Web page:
Indian Rocks Property Owners Assoc. v. Glatfelter

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Justia Opinion Summary

Indian Rocks Property Owners Association, Inc. developed rules and regulations that were recorded as protective covenants running with the land in a development in Salem Township, Wayne County. Appellees John and Regina Glatfelter purchased a lot within the Indian Rocks community. John died in 1990 leaving Regina as the sole owner of the lot. The lot sat vacant until 2003 when the Glatfelters' son David began constructing a foundation. The Association initially inspected and approved the excavation, but late that year informed the Glatfelters that the work was substandard and inadequate pursuant to the covenants. The Glatfelters were ordered to cease construction until a new plan was approved. The Glatfelters agreed to stop work until they submitted a new application for construction in conformance with the covenants, but they failed to comply with the agreement. The Association brought suit to enforce the covenants, which the trial court approved and entered into its order. Since that suit, the Commonwealth amended the Construction Code to exempt "recreational cabins" from its requirements. Adopting the Construction Code, the Association passed a resolution refusing to recognize the recreational cabin exemption. When the Glatfelters sought to use the changed Construction Code to their advantage, the Association argued that its refusal to recognize the Code's changed cabin exemption did not apply to the Glatfelters' construction project. The trial court granted the Association's contempt petition against the Glatfelters. Upon review, the Supreme Court held that the Glatfelters stipulated that they would comply with the Association's rules prior to the change in the Code. As such, they were bound to the terms of the stipulation when completing their construction project: "the Glatfelters cannot use the recreational cabin exemption as a trump card to bypass the rules and regulations to which they agreed. … Our holding is premised entirely on the Glatfelters' failure to obtain the Association's approval regarding the intended structure." The Court did not address the validity of the Association's resolution refusing the adopt the recreational cabin exemption.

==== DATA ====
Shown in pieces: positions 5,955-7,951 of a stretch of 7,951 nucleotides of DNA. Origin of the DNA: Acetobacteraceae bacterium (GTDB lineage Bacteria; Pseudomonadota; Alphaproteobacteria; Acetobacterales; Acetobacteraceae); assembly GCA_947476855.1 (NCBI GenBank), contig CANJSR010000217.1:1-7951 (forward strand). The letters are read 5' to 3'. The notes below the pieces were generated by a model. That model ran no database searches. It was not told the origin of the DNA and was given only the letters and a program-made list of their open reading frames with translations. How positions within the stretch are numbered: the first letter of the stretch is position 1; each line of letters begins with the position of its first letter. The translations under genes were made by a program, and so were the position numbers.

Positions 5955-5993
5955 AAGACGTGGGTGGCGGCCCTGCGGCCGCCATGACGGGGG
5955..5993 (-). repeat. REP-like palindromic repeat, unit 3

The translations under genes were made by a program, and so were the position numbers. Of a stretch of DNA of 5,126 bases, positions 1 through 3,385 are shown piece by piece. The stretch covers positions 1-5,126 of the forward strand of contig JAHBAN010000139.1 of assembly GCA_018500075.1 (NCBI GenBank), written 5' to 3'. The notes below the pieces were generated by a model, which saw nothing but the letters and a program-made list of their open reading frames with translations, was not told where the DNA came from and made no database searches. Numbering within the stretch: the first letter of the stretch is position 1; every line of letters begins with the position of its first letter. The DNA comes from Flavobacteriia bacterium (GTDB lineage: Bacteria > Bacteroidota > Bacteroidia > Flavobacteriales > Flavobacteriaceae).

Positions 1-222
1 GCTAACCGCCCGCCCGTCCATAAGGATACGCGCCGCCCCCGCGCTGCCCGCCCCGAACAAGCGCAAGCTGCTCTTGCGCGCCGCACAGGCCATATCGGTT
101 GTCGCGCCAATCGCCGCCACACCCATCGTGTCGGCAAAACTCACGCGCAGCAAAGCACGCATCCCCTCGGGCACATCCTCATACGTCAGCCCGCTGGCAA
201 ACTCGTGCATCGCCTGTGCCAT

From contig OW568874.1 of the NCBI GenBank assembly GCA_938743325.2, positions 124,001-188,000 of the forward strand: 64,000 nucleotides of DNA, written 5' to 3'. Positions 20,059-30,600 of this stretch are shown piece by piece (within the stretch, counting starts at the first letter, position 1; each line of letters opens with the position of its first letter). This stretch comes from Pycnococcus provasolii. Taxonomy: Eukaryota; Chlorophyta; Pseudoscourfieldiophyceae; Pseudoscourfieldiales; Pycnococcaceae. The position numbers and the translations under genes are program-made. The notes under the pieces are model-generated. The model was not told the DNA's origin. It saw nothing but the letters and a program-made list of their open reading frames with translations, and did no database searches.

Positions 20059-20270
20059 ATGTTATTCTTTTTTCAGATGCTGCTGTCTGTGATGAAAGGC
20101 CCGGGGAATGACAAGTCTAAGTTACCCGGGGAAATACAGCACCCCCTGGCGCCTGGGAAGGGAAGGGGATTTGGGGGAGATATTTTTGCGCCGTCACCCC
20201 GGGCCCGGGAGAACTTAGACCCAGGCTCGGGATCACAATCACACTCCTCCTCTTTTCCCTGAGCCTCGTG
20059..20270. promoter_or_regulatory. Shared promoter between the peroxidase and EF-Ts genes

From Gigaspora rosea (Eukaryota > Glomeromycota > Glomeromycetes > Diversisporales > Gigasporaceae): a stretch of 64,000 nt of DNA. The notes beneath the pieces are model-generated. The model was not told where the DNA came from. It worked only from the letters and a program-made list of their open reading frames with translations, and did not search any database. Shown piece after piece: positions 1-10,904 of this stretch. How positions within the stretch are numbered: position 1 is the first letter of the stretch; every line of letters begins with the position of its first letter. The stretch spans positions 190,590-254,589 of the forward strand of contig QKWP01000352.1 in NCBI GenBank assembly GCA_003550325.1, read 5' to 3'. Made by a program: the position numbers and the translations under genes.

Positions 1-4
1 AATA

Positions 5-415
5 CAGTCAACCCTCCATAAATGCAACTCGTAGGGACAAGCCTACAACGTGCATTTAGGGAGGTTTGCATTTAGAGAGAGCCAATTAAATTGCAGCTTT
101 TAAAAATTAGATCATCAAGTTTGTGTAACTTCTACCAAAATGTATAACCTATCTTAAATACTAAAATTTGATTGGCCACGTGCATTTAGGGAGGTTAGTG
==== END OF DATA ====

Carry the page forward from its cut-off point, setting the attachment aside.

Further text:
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[J-110-2010] IN THE SUPREME COURT OF PENNSYLVANIA MIDDLE DISTRICT CASTILLE, C.J., SAYLOR, EAKIN, BAER, TODD, McCAFFERY, ORIE MELVIN, JJ. INDIAN ROCKS PROPERTY OWNERS ASSOCIATION, INC. OF LEDGEDALE, Appellant v. JOHN P. GLATFELTER AND REGINA L. GLATFELTER, HIS WIFE, Appellees : : : : : : : : : : : No. 93 MAP 2008 Appeal from the Order of Commonwealth Court dated 06-09-2008 at No. 1429 CD 2007 which Reversed the Court of Common Pleas Wayne County order dated 06-26-2007 at No. 2004-60009. ARGUED: May 13, 2009 RE-SUBMITTED: November 22, 2010 OPINION ANNOUNCING THE JUDGMENT OF THE COURT MR. JUSTICE EAKIN DECIDED: September 29, 2011 Indian Rocks Property Owners Association, Inc. of Ledgedale originated in 1955 as the governing body of a development located in Salem Township, Wayne County, Pennsylvania. The development consists of 546 acres, and its purpose is to develop adjacent lakeside land into a miniature community for vacation, recreation and retirement. Indian Rocks Property Owners Association, Inc. of Ledgedale v. Glatfelter, 950 A.2d 1093, 1095 (Pa. Cmwlth. 2008) (quoting Association s Official Handbook). The Association developed rules and regulations, which are recorded as protective covenants running with the land. Article VIII, § 1 of the Covenants provides all building, excavation, exterior remodeling or altering of any structure, wall or fence shall [not] be commenced without obtaining written approval of the Developer ¦ as to the location, elevation, set back from property lines, construction materials, quality of workm[a]nship and harmony of external design with existing structures. Id. In 1980, John P. Glatfelter and his wife, Regina L. Glatfelter, purchased a lot within the community; John Glatfelter died in 1990, leaving Regina Glatfelter the sole owner. The lot sat vacant until the fall of 2003 when son David Glatfelter began constructing a foundation. The Association initially inspected and approved the excavation, but in December, 2003 informed the Glatfelters the work was substandard and inadequate pursuant to the Covenants. The Glatfelters were ordered to cease construction until a new construction plan was approved. In April, 2004, the Association filed an equity action alleging the Glatfelters violated the Pennsylvania Construction Code Act, 35 P.S. § 7210.101 et seq., which the Association incorporated into the Covenants by resolution on April 24, 2004. The Association sought an order directing the Glatfelters to comply with the Covenants and to cease work until approval was obtained from the architectural committee. On April 30, 2004, the Glatfelters agreed to stop work until they submitted a new application for construction in conformance with the Covenants, but they failed to comply with the agreement; trial on the equity action was scheduled for July 26, 2005. At trial, the parties entered a stipulation; the Glatfelters agreed to file an application for construction within 60 days, prepare an outline to comply with the Covenants and Construction Code, and hire an engineer to monitor construction. In exchange, the Association waived all past fees and fines. The trial court approved the stipulation and entered it as an order. The Glatfelters again failed to fulfill their obligations pursuant to the stipulation, and the Association filed a petition for civil contempt. Between the commencement of the equity action in April, 2004 and the July, 2005 trial, Act 92 of 2004 amended the Construction Code to exempt recreational cabins from its requirements so long as: [J-110-2010] - 2 (i) the cabin is equipped with at least one smoke detector, one fire extinguisher and one carbon monoxide detector in both the kitchen and sleeping quarters; [and] (ii) the owner of the cabin files with the municipality either: (A) an affidavit on a form prescribed by the department attesting to the fact that the cabin meets the definition of a recreational cabin in section 103; or (B) a valid proof of insurance for the recreational cabin, written and issued by an insurer authorized to do business in this Commonwealth, stating that the structure meets the definition of a recreational cabin as defined in section 103. 35 P.S. § 7210.104(b)(7). A recreational cabin is defined as a structure: (1) utilized principally for recreational activity; (2) not utilized as a domicile or residence for any individual for any time period; (3) not utilized for commercial purposes; (4) not greater than two stories in height, excluding basement; (5) not utilized by the owner or any other person as a place of employment; (6) not a mailing address for bills and correspondence; and (7) not listed as an individual s place of residence on a tax return, driver s license, car registration or voter registration. Id., § 7210.103. Despite adopting the Construction Code the prior year, the Association passed a resolution in April, 2005 refusing to recognize the recreational cabin exemption. The Glatfelters relied upon the recreational cabin exemption when they responded to the Association s petition for contempt and argued they were exempt from the Construction Code and the Covenants. On December 26, 2005, the Glatfelters submitted a building permit issued by Salem Township for construction of a two-story vacation home, slab on grade: stick built (recreational cabin exempt). Indian Rocks, at 1097 (quoting Salem Township Permit). Attached to the permit was a Recreational Cabin Affidavit 1 in which the 1 Department of Labor and Industry Form UCC-13. [J-110-2010] - 3 Glatfelters stated the proposed structure met the requirements of the Construction Code s recreational cabin exemption. The trial court heard argument on the Association s civil contempt petition on April 12, 2006. At that time, the parties stipulated the issue for determination was [w]hether or not the provisions of a recreational cabin exclusion [are] applicable in this case and/or whether or not a recreational cabin as defined by the Uniform [Construction] Code creates an exemption which is binding upon the Townships as well as Property Owners Associations. Id. (quoting Stipulation, at ¶ 23). While the trial court agreed the Glatfelters met the recreational cabin exemption, it held the exemption did not apply because the Glatfelters agreed to comply with the Association s requirements as they existed at the time of the April 30, 2004 agreement. Regarding contempt, the trial court found the Glatfelters did not willfully violate the court s order and permitted an additional 90 days to comply. After the Glatfelters failed to do so, the Association filed another contempt petition, which the trial court granted. The Glatfelters timely appealed the contempt order to the Commonwealth Court. The Commonwealth Court reversed the trial court s order, holding the Glatfelters did not waive their ability to raise the recreational cabin exemption by virtue of the April, 2004 and July, 2005 agreements. Id., at 1100. The court noted the Construction Code unambiguously preempts the field of construction regulation. Therefore, since neither of the agreements specifically referred to the recreational cabin exemption, the Glatfelters did not waive the ability to invoke the exemption. The Commonwealth Court did not address whether the purported use satisfied the definition of recreational activity, as the only issues before it were whether the recreational cabin exclusion applies ¦ and whether the Township and the Association are bound by the exclusion. Id., at 1100 n.4. The Association appealed, and we granted allocatur limited to the following issue: [w]hether the term recreational activity, as contained in the Construction Code, 35 P.S. § [J-110-2010] - 4 7210.103, is ambiguous, necessitating that this Court apply the rules of statutory construction to ascertain the intent of the Legislature? Indian Rocks Property Owners Association, Inc. of Ledgedale v. Glatfelter, 963 A.2d 902, 902-03 (Pa. 2008). We later expanded our scope of review and requested supplemental briefing from the parties on the following issues: Are appellees entitled to build a recreational cabin, as defined in 35 P.S. § 7210.103, in the secondary home planned community of Indian Rocks, which had adopted the Pennsylvania Construction Code Act, 35 P.S. § 7210.101 et seq.? Are appellees estopped by the agreement with appellant in July of 2005 from building a recreational cabin in the secondary home planned community of Indian Rocks? Per Curiam Order, 12/30/10. As our disposition of the third issue will determine whether the other issues need to be addressed, we will discuss it first. The Association argues the Glatfelters are estopped from building a recreational cabin under the doctrines of equitable estoppel, promissory estoppel, and estoppel by judicial admission or stipulation. It notes in the July, 2005 Stipulation, the Glatfelters agreed to submit an application with the Association describing the intended construction, to conform with the Association s rules and regulations then in effect, and to hire an engineer to monitor construction. The Association contends, based upon these assurances, it agreed to end the proceedings and not seek the fines and penalties it levied against the Glatfelters. The Association also suggests the Glatfelters have impliedly waived the recreational cabin exemption by agreeing to abide by the Association s rules and regulations, which at the time of the agreement specifically refused to adopt the recreational cabin exemption. Pursuant to these various legal doctrines, the Association concludes it would be unfair for the Glatfelters to circumvent its rules and regulations by claiming a recreational cabin exemption when they agreed to abide by the rules and regulations. [J-110-2010] - 5 The Glatfelters argue the Association s resolution refusing to recognize the recreational cabin exemption is unenforceable because the Construction Code specifically preempts homeowners association rules and regulations. They cite § 7210.104(d)(2)(i) of the Construction Code, which provides a homeowners association or community association shall be preempted from imposing building construction standards or building codes for buildings to be constructed, renovated, altered or modified. 7210.104(d)(2)(i).2 35 P.S. § Thus, they contend, they cannot be estopped from building a recreational cabin because the Association s rules and regulations are in direct contravention of state law. Resolution of this issue requires us to interpret the breadth of the Construction Code s preemption clause; specifically, we must determine the meaning of the phrase building construction standards or building codes. Because statutory interpretation is a question of law, our standard of review is de novo, and our scope of review is plenary. See In re Milton Hershey School, 911 A.2d 1258, 1261 (Pa. 2006) (citation omitted). The object of all interpretation and construction of statutes is to ascertain and effectuate the intention of the General Assembly. 1 Pa.C.S. § 1921. When interpreting statutes, [w]ords and phrases shall be construed according to the rules of grammar and according to their common and approved usage. Id., § 1903. If the words of a statute are unambiguous, we 2 Section 7210.301(d)(1) of the Construction Code similarly states: The regulations adopted by the department implementing these codes shall supersede and preempt all local building codes regulating any aspect of construction, alteration and repair of buildings adopted or enforced by any municipality or authority or pursuant to any deed restriction, rule, regulation, ordinance, resolution, tariff or order of any public utility or any State or local board, agency, commission or homeowners association except as may be otherwise specifically provided in this act. 35 P.S. § 7210.301(d)(1). [J-110-2010] - 6 are required to interpret the statute in accordance with the plain meaning of the words. Id., § 1921(b). The Glatfelters suggest because the Construction Code provides for a recreational cabin exemption and the Construction Code preempts homeowners associations rules and regulations, a homeowners association cannot prevent a landowner from building a recreational cabin. Such an interpretation requires a very broad reading of the phrase building code standards or building codes found in the preemption clause. The Construction Code does not define building code standards or building codes ; therefore, we look to the intent of the General Assembly in enacting the Construction Code and the ordinary meaning of the relevant phrases. The Construction Code s purpose is to provide standards for the protection of life, health, property and environment and for the safety and welfare of the consumer, general public and the owners and occupants of buildings and structures. 35 P.S. § 7210.102(b)(1). With that purpose in mind, we understand building code standards or building codes to refer to the materials, manner, and methods of construction the nuts and bolts so to speak which ensure a structure s safety. For example, the Construction Code specifies the depth of a stair tread, 34 Pa. Code § 403.21(6)(ii), and whether smoke alarms should be interconnected. Id., § 403.21(6)(i). Indeed, the Construction Code is voluminous and covers nearly every component of a structure. What it does not cover, however, are the more aesthetic features of a building. The Construction Code does not say whether you can have blue shutters on a green exterior or whether you are permitted to install a satellite dish on your roof. Therefore, while a homeowners association is preempted from establishing codes related to stair treads, it is not preempted from enforcing more subjective requirements, such as a proposed structure s harmony with other structures. To hold that the Legislature intended to preempt all homeowners associations rules and regulations would lead to the absurd [J-110-2010] - 7 result of disbanding all homeowners associations in the Commonwealth a result we must presume the Legislature did not intend. See 1 Pa.C.S. § 1922(1) (General Assembly does not intend result that is absurd, impossible of execution, or unreasonable). Turning to the stipulation entered between the parties, the Glatfelters agreed to abide by the Association s rules and regulations. Chief among those rules and regulations is Article VIII, § 1 of the Covenants, which provides all building, excavation, exterior remodeling or altering of any structure, wall or fence shall [not] be commenced without obtaining written approval of the Developer ¦ as to the location, elevation, set back from property lines, construction materials, quality of workm[a]nship and harmony of external design with existing structures. Indian Rocks, at 1095 (quoting Association s Official Handbook). In other words, the Association has broad discretion in determining what can or cannot be built within its community, and, for better or worse, the Glatfelters agreed to obtain approval from the Association regarding their intended structure. The Glatfelters cannot use the recreational cabin exemption as a trump card to bypass the rules and regulations to which they agreed. As stated above, the Construction Code could preempt the Association s regulations relating to construction materials and processes, but it does not preempt the Association s ability to refuse a structure for other reasons, including the harmony with other structures and, to some degree, the quality of workmanship.3 Having determined the Glatfelters agreed to obtain the approval of the Association regarding the intended structure and that approval has not been granted, we need not 3 To be clear, we are not holding the Glatfelters agreed to abide by the Association s resolution that rejected the recreational cabin exemption. Our holding is premised entirely on the Glatfelters failure to obtain the Association s approval regarding the intended structure. Accordingly, we need not address the validity of the Association s resolution refusing to adopt the recreational cabin exemption. [J-110-2010] - 8 address the remaining issues. Accordingly, we reverse the Commonwealth Court s order reversing the trial court s finding John P. Glatfelter in contempt.4 Order reversed. Jurisdiction relinquished. Mr. Justice McCaffery and Madame Justice Orie Melvin join the opinion. Mr. Justice Saylor files a concurring opinion. Mr. Justice Baer files a concurring opinion in which Mr. Chief Justice Castille joins. Madame Justice Todd files a concurring opinion. 4 John P. Glatfelter passed away in 1990; therefore, it is unclear why the trial court entered the order against him. However, neither party addressed this issue; therefore, we will not address it either. [J-110-2010] - 9